Automation is all around us. You can use voice commands to look up a product on your smart home speaker like Alexa or Google Home, and you probably get your electric bill automatically deducted from your checking account. The more repetitive manual tasks we can delegate to machines and algorithms, the more time we have to do really difficult tasks (or really fun tasks, if that’s what you’re into).
Workplace technology has also improved as more people saw the value of automation and instead of continuing to repeat manual tasks started to say, “There’s got to be a way to automate this.” As companies began adding automated features, businesses started asking for more of them, which caused more workplace products to include automation. Beyond just being a fun added benefit, automation has become mandatory if you want to raise the level at which your employees work.
Automated tools are fundamentally changing how we do all sorts of business, including project management. Project Managers keep the product plates spinning, an exhaustingly detail-oriented job filled with manual processes--exactly the tasks best suited for automation. Look for these 4 benefits when you use automation to elevate your project management:
So much of project management in documenting: what’s been done, what tasks need work, and next steps. All of this documentation lets teams learn from their mistakes and improve, but ensuring all those notes get shared with the right recipients should happen automatically.
Most project management tools have already moved feedback out of email and face-to-face meetings and into in-app notifications and alerts. Some tools integrate with communication programs like Slack to even further consolidate communication. Instead of documenting in one tool and updating all of your team members in another, the tool sends out updates for you, which saves you time spent switching back and forth between programs and rewriting your comments in each system.
Project management tools work to bring real transparency into projects. They give team members access to the scope of work, what’s assigned to each team member, and how many projects each team member is currently juggling--all in shared dashboards that give real-time progress. And everyone can check the progress of the team on their own time, which reduces meetings.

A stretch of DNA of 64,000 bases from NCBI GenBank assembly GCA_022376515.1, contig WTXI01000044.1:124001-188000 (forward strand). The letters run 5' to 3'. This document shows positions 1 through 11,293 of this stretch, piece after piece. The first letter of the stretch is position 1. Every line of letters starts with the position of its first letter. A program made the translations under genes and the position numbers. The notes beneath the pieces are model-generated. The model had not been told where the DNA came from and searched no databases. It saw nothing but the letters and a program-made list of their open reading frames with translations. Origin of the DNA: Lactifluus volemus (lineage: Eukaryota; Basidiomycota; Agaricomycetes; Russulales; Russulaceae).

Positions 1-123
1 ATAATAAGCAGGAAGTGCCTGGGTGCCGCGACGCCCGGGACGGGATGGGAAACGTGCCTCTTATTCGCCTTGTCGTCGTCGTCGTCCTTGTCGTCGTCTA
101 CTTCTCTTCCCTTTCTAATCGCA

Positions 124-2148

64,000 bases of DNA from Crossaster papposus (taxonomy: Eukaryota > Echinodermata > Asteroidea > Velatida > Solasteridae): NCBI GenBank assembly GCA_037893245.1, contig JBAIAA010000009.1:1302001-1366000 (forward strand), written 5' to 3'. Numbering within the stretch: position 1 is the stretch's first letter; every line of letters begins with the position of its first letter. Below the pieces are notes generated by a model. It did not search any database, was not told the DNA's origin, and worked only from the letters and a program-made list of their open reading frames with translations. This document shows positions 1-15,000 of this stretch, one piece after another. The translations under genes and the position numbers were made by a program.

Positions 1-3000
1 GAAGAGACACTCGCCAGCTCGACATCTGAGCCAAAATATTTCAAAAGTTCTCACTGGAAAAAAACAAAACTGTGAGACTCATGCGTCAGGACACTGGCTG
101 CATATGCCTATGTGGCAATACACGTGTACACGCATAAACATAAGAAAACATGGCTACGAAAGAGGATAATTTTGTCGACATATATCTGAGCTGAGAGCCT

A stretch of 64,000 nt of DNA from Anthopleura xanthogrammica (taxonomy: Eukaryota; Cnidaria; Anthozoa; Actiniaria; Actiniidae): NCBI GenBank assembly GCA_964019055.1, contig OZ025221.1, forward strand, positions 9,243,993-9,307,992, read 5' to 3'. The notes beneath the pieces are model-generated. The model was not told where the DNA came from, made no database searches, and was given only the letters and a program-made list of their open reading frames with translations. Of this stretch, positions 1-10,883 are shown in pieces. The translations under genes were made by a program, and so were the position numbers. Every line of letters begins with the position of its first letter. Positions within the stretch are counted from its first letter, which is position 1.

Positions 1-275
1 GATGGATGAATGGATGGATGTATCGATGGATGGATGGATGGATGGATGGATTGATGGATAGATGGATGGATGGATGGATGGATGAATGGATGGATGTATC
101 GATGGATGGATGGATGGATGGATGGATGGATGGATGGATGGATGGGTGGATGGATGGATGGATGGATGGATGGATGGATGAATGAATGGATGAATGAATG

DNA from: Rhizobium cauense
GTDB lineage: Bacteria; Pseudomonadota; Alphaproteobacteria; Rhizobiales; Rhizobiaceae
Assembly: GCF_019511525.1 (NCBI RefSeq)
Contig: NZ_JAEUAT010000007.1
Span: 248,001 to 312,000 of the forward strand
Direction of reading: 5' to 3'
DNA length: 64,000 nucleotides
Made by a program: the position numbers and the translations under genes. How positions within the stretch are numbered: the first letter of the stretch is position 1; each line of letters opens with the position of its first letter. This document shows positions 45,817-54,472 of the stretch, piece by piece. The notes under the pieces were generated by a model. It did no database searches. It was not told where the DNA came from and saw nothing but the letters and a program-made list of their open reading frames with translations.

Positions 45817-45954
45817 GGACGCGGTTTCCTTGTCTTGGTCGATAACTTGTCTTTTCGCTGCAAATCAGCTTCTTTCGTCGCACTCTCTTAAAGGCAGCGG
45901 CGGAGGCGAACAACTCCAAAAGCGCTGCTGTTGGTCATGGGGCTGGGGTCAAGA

It’s hard enough to keep everyone on the team aware of a project’s progress. Triple that for other stakeholders, who have less time, attention, and insight into the nuts and bolts of the current project. C-levels don’t know what development is doing, and sales and marketing sit in adjacent pods with an ocean of miscommunication between them.
You could hold periodic meetings where everyone shares their current project and asks for the help that they need, but these meetings quickly bore the majority. Instead, siloed teams have started gathering around centralized dashboards and reports.
Periodic reports show progress towards business goals. Dashboards give real-time information that managers and c-levels can use to correct course. If you make these dashboards and reports public to all stakeholders, you start using the collective knowledge of the group to spot trends and draw attention to oversights that affect other teams before they become real problems.
The hardest part of planning a future project is understanding what resources you have available, especially your most important and expensive resource: humans. Project management gives you more control over your resources by letting you track how quickly humans work on particular tasks so you can plan for the future.
Ensure that employees track their time spent on each task, and then analyze those data points. Perhaps Jim takes longer on deep work, but switches easily between light tasks. Pam, on the other hand, can get a deep work assignment done quickly if you budget time for her to tune out all distractions, but can’t switch quickly between high level tasks. Understanding how your teams work best and what’s the best use of their time proves useful when planning future resources.
But resource management doesn’t end at hooking employees up with the types of work they excel at. It also gives you a clearer picture of who’s working and who’s free to do more jobs. Project management tools allow you to visually represent your human resources, which keeps you from overloading your reliable resources. Which brings us to our next point:
Good teams are made of members with different strengths, but even better teams are built around learning to correct weaknesses. Project management tools give you access to tons of data about how your employees work, the kind of work they do really well at, and the kind of work they need to get better at. By tracking progress, you’re able to understand trends, pinpoint outliers, and give your team members manageable learning goals without decreasing production output.
Combine the feedback you get from the project management tools with employee interviews and one-to-one meetings where you discuss trends and personal goals and set some professional learning goals based on the data you’ve collected. When you spend less time on the nuts and bolts of communication, you can spend more time on the types of communication that grows amazing team members.
Project Management tools are about more than logging hours and assigning team members to jobs. They are communication tools that are fundamentally changing the ways that we do business because they allow us to take a step back from the daily grind and look at our work from a higher level. Companies that use project management tools effectively become more efficient, better informed, and more innovative.
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ABOUT THE AUTHOR: Tamara Scott is the Research and Content Manager at TechnologyAdvice. She lives and writes in Nashville, TN. Follow her on Twitter @T_Scottie